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Avian Influenza

Avian influenza, commonly known as bird flu, is a disease affecting wild birds and domestic poultry such as chicken, ducks and turkeys. It is caused by a flu virus closely related to human flu viruses. 

08 Nov 2018

Understanding Avian Influenza

Avian influenza, commonly known as bird flu, is a disease affecting wild birds and domestic poultry such as chicken, ducks and turkeys. It is caused by a flu virus closely related to human flu viruses. 

The H5N1 sub-type is highly contagious and has been responsible for recent outbreaks and deaths in Asia and around the world. To date, there have been no cases of H5N1 bird flu in Singapore in either birds or humans.

The H7N9 sub-type has also been responsible for recent outbreaks and deaths in China.

How bird flu is transmitted

The H5N1 virus does not usually infect people, but it can be transmitted through:

  • direct or close contact with H5N1-infected birds;

  • direct contact with surfaces contaminated by secretions or excretions from infected birds.

Slaughtering, de-feathering, handling or preparing infected birds for consumption, especially at home, may increase the risks of contracting H5N1.

There is currently no evidence to suggest that the virus can be transmitted through the consumption of properly prepared poultry or eggs, although a few cases have been linked to dishes containing raw, contaminated poultry blood.

Transmission from one ill person to another is very rare.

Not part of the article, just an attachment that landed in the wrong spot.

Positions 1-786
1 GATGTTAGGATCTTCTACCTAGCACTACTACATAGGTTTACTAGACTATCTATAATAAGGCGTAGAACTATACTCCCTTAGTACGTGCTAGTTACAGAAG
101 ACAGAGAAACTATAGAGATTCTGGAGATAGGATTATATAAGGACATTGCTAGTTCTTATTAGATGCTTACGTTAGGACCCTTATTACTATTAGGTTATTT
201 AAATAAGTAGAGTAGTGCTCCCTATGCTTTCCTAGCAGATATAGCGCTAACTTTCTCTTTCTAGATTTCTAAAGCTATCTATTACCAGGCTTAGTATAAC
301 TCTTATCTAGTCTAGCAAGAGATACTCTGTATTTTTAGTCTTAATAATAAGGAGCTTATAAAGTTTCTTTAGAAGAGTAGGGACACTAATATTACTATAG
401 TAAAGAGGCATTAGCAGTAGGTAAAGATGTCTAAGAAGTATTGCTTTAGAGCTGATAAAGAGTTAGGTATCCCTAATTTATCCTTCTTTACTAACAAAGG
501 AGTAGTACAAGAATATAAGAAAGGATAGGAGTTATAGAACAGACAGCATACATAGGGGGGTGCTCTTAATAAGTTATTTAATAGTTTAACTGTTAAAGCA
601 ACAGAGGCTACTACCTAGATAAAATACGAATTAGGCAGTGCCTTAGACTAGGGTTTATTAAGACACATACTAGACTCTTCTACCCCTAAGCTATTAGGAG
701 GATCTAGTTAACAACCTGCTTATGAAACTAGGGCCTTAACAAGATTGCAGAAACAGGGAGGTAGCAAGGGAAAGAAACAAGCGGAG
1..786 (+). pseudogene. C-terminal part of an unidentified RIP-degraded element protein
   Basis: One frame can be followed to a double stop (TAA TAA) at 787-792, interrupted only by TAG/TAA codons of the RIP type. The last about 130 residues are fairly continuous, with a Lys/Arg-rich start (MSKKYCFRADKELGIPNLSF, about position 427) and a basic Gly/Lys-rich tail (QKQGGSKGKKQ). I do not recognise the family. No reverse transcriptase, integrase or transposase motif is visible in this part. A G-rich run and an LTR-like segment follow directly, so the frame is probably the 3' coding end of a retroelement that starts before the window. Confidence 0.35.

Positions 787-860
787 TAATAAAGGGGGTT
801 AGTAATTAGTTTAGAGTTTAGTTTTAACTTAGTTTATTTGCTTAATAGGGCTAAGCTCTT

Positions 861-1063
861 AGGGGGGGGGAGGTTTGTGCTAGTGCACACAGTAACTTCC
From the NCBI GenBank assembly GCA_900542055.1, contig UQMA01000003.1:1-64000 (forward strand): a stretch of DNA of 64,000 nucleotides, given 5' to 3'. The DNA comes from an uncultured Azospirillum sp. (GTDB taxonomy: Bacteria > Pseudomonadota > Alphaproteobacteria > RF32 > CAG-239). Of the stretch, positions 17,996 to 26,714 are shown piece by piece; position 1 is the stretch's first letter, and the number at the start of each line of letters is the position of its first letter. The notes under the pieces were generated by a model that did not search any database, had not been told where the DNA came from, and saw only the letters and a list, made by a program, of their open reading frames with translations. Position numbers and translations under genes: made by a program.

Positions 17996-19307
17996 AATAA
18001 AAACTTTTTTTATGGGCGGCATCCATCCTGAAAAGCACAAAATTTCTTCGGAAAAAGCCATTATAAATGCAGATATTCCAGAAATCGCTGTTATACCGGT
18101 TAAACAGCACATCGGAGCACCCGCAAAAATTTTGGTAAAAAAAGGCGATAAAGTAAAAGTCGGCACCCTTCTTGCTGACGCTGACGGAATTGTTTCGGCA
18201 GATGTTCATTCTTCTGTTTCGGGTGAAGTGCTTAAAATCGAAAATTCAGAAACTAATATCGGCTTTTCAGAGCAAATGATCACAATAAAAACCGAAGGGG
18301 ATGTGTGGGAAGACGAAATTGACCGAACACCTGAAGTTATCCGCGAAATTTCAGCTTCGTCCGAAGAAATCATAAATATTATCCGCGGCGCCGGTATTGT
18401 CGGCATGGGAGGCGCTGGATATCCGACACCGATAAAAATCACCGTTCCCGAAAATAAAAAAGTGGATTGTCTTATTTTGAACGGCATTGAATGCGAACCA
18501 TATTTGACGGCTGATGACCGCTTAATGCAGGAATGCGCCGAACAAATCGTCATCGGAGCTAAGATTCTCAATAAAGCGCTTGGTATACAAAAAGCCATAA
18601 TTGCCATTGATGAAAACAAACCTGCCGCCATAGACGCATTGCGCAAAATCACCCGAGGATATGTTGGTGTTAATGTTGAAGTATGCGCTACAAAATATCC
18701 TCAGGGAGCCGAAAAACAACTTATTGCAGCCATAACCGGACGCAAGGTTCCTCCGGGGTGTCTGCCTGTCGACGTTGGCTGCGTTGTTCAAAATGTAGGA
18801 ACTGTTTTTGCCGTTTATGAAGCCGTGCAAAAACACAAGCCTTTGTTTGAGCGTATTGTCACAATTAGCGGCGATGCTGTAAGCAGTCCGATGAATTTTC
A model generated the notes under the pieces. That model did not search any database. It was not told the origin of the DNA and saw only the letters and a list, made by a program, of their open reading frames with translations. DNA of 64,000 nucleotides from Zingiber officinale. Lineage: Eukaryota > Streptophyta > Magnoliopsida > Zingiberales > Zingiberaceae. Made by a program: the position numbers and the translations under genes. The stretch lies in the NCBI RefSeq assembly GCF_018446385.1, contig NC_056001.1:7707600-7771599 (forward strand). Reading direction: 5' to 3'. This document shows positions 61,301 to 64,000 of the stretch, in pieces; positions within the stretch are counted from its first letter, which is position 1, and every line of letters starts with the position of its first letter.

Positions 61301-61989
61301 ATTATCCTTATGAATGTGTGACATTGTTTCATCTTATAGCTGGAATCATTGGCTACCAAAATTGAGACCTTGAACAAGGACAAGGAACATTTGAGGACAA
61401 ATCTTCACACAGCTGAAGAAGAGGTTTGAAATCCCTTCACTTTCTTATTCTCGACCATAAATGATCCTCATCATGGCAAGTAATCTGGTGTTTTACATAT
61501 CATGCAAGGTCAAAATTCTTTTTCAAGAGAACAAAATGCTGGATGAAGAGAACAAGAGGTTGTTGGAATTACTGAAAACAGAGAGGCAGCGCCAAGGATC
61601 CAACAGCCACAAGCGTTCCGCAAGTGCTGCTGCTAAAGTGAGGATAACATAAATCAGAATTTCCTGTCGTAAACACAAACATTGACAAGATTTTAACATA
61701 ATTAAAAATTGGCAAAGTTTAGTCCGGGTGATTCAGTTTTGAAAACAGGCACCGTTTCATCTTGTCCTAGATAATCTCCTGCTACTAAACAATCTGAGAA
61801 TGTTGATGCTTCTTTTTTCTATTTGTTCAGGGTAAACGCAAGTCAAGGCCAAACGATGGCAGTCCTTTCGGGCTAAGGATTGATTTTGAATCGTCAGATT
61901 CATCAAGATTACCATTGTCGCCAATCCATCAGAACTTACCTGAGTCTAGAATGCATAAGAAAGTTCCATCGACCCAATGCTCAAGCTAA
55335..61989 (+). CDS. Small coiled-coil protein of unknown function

Symptoms of bird flu

The most common symptoms of bird flu are similar to those of regular flu:

  • High fever (usually over 38 degrees Celsius)

  • Cough

  • Sore throat

  • Runny nose

  • Phlegm

  • Difficulty breathing

Other possible symptoms include:

  • Diarrhoea

  • Vomiting

  • Stomach pain

  • Chest pain

  • Bleeding from your nose or gums

Protecting against bird flu

If you plan to travel to countries with known cases of bird flu, minimise your risk by:

  • Avoiding contact with live poultry and birds.

  • Avoiding handling or eating raw or undercooked poultry or foods containing uncooked poultry, including eggs.

  • Avoiding commercial or backyard poultry farms, and markets selling birds.

  • Avoiding crowded areas and maintaining good ventilation.

  • Washing hands thoroughly with soap and water after handling live poultry and birds.

  • Observing good personal and environmental hygiene.

If you suspect you may have bird flu, help to prevent the spread by:

  • Consulting your doctor as soon as possible if you have had contact with live birds, or have recently travelled to a country with avian influenza cases. Make sure to inform your doctor of which countries you have visited. If you are overseas, refrain from travelling until you are certified fit.

  • Being socially responsible. If you think you may have avian influenza, please wear a surgical mask to the doctor and avoid taking public transport if possible.

Treatment for bird flu

Treatment may vary, depending on your symptoms. If the disease is caught early, Oseltamivir (Tamiflu) is often the recommended first treatment. Tamiflu may also be offered to any family members who have been exposed to the virus.

More rarely, avian influenza requires treatment in hospital.

There are currently no H5N1 vaccines available for humans, and the seasonal influenza viruses do not protect against H5N1.